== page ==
The jellyfish is translucent, usually about 25–40 cm (10–16 in) in diameter, and can be recognized by its four horseshoe-shaped gonads, easily seen through the top of the bell. It feeds by collecting medusae, plankton, and mollusks with its tentacles, and bringing them into its body for digestion. It is capable of only limited motion, and drifts with the current, even when swimming
Medium sized lemur in the Indriidae family found in a variety of habitats and are famous for their "dancing" across open spaces but do also makes huge leaps between trees. This lemur has long, thick, soft hair that is mostly white with a dark brown crown that extends down the back of the neck. It has a dark grey or black face which contrasts with its large, bright, yellow eyes. The fur is thinner on its chest, belly and underarms allowing the grey skin to show through, and male Verreaux's sifakas may also have a faint reddish-brown area on the chest, caused by a gland at the base of the throat.Like other sifakas, its arms are short, and somewhat limited in their movements; however, their hind limbs are large and strong, providing the power for them to leap from tree to tree. The name of the sifaka comes from the sharp, piercing call that this primate makes, which sounds like shi-fahk. This species is currently listed as vulnerable on the IUCN Redlist with habitat destruction being a major threat.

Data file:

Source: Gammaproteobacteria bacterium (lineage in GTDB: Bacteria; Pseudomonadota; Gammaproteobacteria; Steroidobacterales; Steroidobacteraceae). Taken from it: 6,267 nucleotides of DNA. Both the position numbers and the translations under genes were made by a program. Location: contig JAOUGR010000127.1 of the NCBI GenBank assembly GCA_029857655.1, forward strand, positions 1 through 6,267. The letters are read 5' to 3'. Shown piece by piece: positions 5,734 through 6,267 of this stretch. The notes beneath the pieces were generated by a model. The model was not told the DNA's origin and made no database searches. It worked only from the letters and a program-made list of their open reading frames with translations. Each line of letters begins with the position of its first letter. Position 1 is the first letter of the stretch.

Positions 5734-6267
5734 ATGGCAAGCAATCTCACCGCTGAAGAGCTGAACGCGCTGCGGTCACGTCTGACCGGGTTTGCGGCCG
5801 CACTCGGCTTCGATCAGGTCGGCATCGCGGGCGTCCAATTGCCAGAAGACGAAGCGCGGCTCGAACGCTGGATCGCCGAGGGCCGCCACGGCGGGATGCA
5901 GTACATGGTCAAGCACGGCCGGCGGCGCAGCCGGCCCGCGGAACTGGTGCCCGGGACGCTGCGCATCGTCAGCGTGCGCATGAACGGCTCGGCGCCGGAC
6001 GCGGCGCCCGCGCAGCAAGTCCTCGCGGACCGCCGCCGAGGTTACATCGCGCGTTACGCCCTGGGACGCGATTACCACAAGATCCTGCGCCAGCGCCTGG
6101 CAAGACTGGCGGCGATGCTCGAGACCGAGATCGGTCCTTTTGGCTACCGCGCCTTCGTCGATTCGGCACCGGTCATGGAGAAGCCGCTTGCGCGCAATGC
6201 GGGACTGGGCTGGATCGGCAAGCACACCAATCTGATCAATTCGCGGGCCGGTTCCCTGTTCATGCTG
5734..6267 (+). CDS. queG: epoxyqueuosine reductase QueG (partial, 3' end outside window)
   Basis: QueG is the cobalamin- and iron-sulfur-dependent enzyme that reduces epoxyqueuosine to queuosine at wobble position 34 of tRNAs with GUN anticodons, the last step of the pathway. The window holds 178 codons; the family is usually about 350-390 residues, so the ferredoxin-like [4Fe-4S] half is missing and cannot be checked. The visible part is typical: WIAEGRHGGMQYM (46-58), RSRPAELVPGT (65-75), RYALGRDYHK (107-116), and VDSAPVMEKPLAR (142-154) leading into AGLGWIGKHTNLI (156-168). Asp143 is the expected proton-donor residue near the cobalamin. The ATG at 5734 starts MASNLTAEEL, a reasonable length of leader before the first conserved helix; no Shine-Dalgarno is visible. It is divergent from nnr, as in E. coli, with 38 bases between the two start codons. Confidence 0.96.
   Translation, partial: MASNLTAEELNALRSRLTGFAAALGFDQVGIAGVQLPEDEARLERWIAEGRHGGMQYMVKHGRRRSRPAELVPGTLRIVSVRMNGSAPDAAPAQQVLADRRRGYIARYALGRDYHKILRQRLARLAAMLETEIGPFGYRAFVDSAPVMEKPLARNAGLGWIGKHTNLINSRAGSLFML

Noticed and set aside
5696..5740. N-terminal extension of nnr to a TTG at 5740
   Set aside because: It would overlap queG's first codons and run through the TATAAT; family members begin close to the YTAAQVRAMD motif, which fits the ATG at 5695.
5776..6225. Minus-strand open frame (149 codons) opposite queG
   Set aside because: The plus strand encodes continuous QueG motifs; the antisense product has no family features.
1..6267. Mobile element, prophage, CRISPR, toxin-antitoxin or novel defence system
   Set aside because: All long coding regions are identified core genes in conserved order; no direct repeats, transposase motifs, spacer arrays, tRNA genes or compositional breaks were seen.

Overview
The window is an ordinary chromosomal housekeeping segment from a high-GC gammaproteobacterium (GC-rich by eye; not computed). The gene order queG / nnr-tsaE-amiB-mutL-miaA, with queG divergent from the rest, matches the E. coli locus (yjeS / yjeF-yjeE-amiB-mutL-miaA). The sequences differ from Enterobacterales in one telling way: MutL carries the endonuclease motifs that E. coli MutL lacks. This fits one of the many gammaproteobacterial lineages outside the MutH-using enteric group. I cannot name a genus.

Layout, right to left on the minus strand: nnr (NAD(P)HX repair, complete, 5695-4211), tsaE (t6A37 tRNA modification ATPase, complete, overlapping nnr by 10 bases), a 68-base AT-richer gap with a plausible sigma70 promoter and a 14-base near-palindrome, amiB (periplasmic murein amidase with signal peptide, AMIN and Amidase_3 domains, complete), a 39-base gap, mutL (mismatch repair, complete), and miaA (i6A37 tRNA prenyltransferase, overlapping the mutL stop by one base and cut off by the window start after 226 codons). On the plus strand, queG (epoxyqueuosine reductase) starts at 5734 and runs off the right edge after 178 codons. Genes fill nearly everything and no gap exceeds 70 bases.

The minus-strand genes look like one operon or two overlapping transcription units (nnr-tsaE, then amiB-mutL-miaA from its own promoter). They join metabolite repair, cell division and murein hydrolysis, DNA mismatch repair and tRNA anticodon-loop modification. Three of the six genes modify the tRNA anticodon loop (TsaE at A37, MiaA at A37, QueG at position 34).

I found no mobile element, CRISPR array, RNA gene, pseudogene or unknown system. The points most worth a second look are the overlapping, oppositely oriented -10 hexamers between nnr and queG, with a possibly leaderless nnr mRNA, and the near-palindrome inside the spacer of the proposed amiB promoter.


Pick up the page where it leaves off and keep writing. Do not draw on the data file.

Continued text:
For the developers at New York start-up Networked Organisms, smartphones are the butterfly nets of the 21st Century. Their tool, Project Noah, lets people upload photos of plants and wildlife around them, creating a map of the natural world and contributing to scientific research in the process.
Bespectacled scientists of yore would carry around hefty field guides, made up of hundreds of pages of text and photos. But these days, smartphone owners have a lighter option: an app called Project Noah, which aims to help people identify plants and animals as well as collect data from "citizen scientists" about where certain species are located.
Project Noah enables us to be part of a more focused online community where we can learn more about wildlife around us and contribute to scientific research. It pulls participants into deeper, more meaningful engagement by enabling people to go on “missions” to collectively map changes based on sightings.
A modern invention that may also hold the key to saving species in the future. Project Noah is a global study that encourages nature lovers to document the wildlife they encounter, using a purpose built phone app and web community. In addition to the virtual "collection" of species, Project Noah encourages citizen science by linking up with existing surveys including the International Spider Survey and the Global Coral Reef Monitoring Network.